I am just back from the Society of Biblical Literature Annual Meeting and planning to report about the interesting discussion we had on issues of provenance. But before that I should report on the resurfacing of the sadly famous papyrus fragment of the Gospel of Mark from mummy mask cartonnage. In a YouTube video published on 24 July 2014 (below), Craig Evans, professor of New Testament at the Divinity School of Acadia University, reports on a fragment of Mark, allegedly dating to the 80s of the first century AD and in course of publication, retrieved from a mummy mask. In the PowerPoint slide he is commenting on, you can see a mummy mask, although we are not told if the above mentioned papyrus comes from that specific one; any other useful information on the papyrus location and the owner (a private collector?) are as well lacking. This seems to be the same fragment mentioned in the past by Daniel B. Wallace, professor of New Testament Studies at Dallas Theological Seminary, although we cannot be 100% sure because nobody answers questions with any clarity. (Sometimes I feel I am talking to members of a gnostic sect rather than Protestant scholars…). In February 2012 the fragment was called into question during a debate between Wallace and Bart Ehrmann; one month later, Wallace posted information on the papyrus as to be published by Brill in his blog. I wrote emails to Wallace in order to know the name of the collection holding the fragment; Brill is the publisher of the Green papyri, but so far I have not been able to understand if this papyrus is in that collection or another one. Dan Wallace has always kindly answered to my emails, but without adding details because, he says, “ I have signed a nondisclosure agreement about the Mark fragment”. Craig Evans’ talk took place at the 2014 Apologetics Canada Conference (7-8 March, Vancouver). It is clear that papyri have officially entered into the rhetoric of apologists as the means through which they sell the idea that we can recover the original texts of the Gospels. These people are not doing any good service to the public and to our cultural heritage patrimony. The audience who attend their talks are told fantasy stories on the retrieval of papyrus fragments and their date, and on the quest for Christian original texts; apologists’ speeches are not only misinformed, but can even encourage more people to buy mummy masks on the antiquities market and dissolve them in Palmolive soap – a method suggested publicly by one of them, Josh McDowell, close friend of the ex-director of the Green Collection, Scott Carroll. All this said, I must confess this pseudo-scholarship is procuring me endless, astonished entertainment…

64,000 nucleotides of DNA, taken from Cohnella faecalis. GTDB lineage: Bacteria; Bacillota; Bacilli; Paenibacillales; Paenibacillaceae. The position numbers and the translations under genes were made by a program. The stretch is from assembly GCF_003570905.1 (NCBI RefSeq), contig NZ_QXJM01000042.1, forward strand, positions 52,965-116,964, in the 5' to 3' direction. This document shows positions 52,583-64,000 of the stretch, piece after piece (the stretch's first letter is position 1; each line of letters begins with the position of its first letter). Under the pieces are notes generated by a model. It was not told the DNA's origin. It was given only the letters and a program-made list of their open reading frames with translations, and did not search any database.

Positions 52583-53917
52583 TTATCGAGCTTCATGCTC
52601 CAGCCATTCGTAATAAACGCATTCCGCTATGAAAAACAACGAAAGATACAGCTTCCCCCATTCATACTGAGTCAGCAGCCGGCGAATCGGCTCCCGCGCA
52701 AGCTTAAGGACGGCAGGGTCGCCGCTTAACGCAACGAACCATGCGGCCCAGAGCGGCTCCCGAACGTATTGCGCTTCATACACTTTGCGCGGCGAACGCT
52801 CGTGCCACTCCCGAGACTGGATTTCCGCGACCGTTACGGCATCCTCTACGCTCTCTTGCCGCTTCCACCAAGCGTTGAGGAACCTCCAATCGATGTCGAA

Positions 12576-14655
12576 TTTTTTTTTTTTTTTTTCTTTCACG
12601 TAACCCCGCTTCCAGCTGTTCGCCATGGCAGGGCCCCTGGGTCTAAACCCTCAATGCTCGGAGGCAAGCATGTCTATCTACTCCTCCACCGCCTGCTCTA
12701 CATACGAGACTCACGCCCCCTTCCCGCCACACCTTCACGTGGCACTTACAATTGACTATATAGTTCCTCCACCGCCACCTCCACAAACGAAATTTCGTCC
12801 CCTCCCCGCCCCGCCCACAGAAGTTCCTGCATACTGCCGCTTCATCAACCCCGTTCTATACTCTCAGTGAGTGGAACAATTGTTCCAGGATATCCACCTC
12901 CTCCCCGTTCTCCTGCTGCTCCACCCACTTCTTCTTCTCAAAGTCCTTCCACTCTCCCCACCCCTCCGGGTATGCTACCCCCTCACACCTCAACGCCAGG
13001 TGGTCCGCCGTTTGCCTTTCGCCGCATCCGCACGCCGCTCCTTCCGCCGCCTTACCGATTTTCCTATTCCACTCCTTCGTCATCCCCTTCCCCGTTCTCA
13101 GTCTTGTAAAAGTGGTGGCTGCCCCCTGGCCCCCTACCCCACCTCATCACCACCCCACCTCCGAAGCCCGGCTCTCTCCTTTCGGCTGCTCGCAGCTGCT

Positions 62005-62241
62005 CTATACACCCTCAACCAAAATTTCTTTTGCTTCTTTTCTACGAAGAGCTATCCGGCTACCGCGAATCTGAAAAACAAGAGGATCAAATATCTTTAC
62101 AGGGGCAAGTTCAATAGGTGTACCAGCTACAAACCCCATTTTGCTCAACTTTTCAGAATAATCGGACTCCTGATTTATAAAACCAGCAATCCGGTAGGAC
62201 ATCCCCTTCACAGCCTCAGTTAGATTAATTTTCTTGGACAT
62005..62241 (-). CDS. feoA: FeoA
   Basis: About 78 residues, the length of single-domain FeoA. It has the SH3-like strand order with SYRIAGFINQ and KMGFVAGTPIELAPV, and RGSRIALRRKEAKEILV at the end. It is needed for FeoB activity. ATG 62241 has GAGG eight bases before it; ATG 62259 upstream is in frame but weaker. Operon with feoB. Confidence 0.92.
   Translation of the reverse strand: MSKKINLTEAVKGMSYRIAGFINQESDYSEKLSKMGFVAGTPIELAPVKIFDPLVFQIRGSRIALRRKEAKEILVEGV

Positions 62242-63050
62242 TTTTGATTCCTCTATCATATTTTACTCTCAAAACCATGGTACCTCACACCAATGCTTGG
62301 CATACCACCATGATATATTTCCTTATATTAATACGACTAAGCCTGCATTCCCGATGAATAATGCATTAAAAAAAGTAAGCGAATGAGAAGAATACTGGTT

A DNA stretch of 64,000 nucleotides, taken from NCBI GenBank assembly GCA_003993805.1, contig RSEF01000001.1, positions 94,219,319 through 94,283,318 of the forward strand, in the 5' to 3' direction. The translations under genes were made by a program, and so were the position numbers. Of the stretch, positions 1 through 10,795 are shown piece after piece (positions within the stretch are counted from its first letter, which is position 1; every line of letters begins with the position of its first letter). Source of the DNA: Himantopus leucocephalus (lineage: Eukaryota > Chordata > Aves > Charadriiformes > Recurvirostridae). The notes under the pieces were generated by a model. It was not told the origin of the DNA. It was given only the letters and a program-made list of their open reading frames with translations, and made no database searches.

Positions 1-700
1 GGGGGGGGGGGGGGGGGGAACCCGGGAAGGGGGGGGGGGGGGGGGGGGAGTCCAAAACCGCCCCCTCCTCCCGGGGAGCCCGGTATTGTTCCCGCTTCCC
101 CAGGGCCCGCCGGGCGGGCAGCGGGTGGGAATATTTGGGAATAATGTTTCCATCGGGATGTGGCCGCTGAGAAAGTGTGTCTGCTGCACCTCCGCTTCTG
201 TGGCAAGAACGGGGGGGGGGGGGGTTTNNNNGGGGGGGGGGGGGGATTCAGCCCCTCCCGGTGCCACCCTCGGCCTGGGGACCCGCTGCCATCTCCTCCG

UPDATE 26 November: Professor Evans has kindly informed me via email that this is the same fragment mentioned by Daniel Wallace and it is his understanding that the fragment will be published by Brill in 2015. He cannot answer other questions I posed on the dismounting of the mask “because of various confidentiality and non-disclosure agreements”.

UPDATE 21 January: my last post on the subject with answers to further questions is this: